Minister for disabled people Justin Tomlinson visits life-saving charity

Betsy Duncan Smith (Trustee of MDD), Dr Claire Guest (CEO and co-founder of MDD) and Justin Tomlinson MP

Betsy Duncan Smith (Trustee of MDD), Dr Claire Guest (CEO and co-founder of MDD) and Justin Tomlinson MP

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Minister for Disabled People, Justin Tomlinson MP, visited the charity Medical Detection Dogs at their headquarters near Milton Keynes.

Impressive cancer detection dogs gave Mr Tomlinson a demonstration while he met some of the assistance dogs and their owners – finishing his visit by discussing key concerns raised by the charity’s CEO Dr Claire Guest.

He said: “I was really pleased to get the chance to visit the team at Medical Detection Dogs to see some of the amazing work they do.

“This charity is making a valuable contribution supporting the NHS as we work to fight against cancer and other life-changing illnesses.

CEO and co-founder of Medical Detection Dogs, Dr Claire Guest said: “We were really pleased to welcome the Minister to Medical Detection Dogs so that he could see first-hand the important work that the dogs do, the benefits that they give to their owners and the huge amount of effort that goes into their training.

“As such, notifying the Minister of our concerns surrounding the challenge posed by rogue assistance dog providers was a key aspect of this visit.

“Our position is clear on this issue – we think that the current law needs clarification regarding the legal definition, standard and accreditation for assistance dogs in the UK.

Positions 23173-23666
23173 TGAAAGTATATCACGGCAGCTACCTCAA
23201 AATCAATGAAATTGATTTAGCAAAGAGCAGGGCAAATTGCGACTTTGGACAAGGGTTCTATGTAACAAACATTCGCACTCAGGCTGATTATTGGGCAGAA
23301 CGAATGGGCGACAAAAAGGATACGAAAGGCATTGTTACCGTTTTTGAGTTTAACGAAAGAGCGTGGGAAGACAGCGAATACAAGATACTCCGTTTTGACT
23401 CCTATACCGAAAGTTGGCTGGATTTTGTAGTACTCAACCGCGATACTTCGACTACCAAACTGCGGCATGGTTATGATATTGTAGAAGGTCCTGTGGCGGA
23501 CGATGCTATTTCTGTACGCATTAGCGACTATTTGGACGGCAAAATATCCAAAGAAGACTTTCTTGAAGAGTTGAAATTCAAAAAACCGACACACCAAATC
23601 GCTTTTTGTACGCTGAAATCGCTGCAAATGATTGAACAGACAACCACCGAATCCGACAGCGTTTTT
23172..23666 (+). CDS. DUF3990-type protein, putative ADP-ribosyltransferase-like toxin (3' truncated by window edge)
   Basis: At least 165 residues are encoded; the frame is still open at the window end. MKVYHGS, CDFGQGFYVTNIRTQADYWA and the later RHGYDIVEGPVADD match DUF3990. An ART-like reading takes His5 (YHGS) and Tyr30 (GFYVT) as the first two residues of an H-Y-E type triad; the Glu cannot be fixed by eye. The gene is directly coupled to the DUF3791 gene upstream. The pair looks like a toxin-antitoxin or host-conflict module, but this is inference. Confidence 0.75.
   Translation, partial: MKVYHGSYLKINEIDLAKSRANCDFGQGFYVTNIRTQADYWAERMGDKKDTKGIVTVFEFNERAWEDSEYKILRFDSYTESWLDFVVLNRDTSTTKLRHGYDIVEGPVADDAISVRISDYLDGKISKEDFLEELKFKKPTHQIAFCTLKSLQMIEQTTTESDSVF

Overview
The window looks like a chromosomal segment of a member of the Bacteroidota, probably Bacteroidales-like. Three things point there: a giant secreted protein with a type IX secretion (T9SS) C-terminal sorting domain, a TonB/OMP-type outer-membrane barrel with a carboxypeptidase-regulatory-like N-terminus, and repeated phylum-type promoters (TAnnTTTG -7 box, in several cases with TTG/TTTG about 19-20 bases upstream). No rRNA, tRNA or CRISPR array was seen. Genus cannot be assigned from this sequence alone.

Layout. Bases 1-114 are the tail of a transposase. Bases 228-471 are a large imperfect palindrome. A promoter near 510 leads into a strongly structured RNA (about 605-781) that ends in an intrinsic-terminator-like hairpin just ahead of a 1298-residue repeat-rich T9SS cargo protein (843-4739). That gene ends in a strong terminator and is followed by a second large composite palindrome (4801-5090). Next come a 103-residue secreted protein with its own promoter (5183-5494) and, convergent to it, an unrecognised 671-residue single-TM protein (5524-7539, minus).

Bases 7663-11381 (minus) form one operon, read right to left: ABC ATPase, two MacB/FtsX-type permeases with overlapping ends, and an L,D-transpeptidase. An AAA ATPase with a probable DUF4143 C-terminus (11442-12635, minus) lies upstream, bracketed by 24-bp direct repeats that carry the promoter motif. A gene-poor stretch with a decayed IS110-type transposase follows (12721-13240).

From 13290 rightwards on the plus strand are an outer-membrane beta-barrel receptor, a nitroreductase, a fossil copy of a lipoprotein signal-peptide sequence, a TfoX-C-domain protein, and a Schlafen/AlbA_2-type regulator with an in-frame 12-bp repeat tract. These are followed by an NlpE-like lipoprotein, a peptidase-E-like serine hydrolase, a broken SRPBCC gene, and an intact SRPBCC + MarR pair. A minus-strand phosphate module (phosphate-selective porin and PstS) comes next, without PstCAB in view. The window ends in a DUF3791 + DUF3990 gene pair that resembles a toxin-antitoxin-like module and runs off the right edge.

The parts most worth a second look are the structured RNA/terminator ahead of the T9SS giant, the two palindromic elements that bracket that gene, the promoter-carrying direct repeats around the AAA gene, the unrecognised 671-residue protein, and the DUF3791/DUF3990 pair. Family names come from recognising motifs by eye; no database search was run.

“My discussion with the Minister was constructive and we hope that the government will look at this issue seriously.”

Medical Detection Dogs trains dogs to use their remarkable olfactory powers to detect cancer in urine or breath samples.

“In training trials they have been shown to achieve a reliability of 93 per cent, much higher than many existing tests used by the NHS.

The charity’s second arm provides life-saving support to individuals with long-term serious conditions such as brittle type one diabetes, by training dogs to be alert to assist them.

The dogs alert their diabetic partners to dangerous falls in their sugar levels and prompt them to take their medication before they suffer a hypoglycaemic attack.

Mr Tomlinson added: “We’re committed to protecting the lives of people with long-term health conditions.

“It’s really important to me to take any opportunity to speak directly to organisations, such as Medical Detection Dogs, to see how we can work together going forward and share best practice.”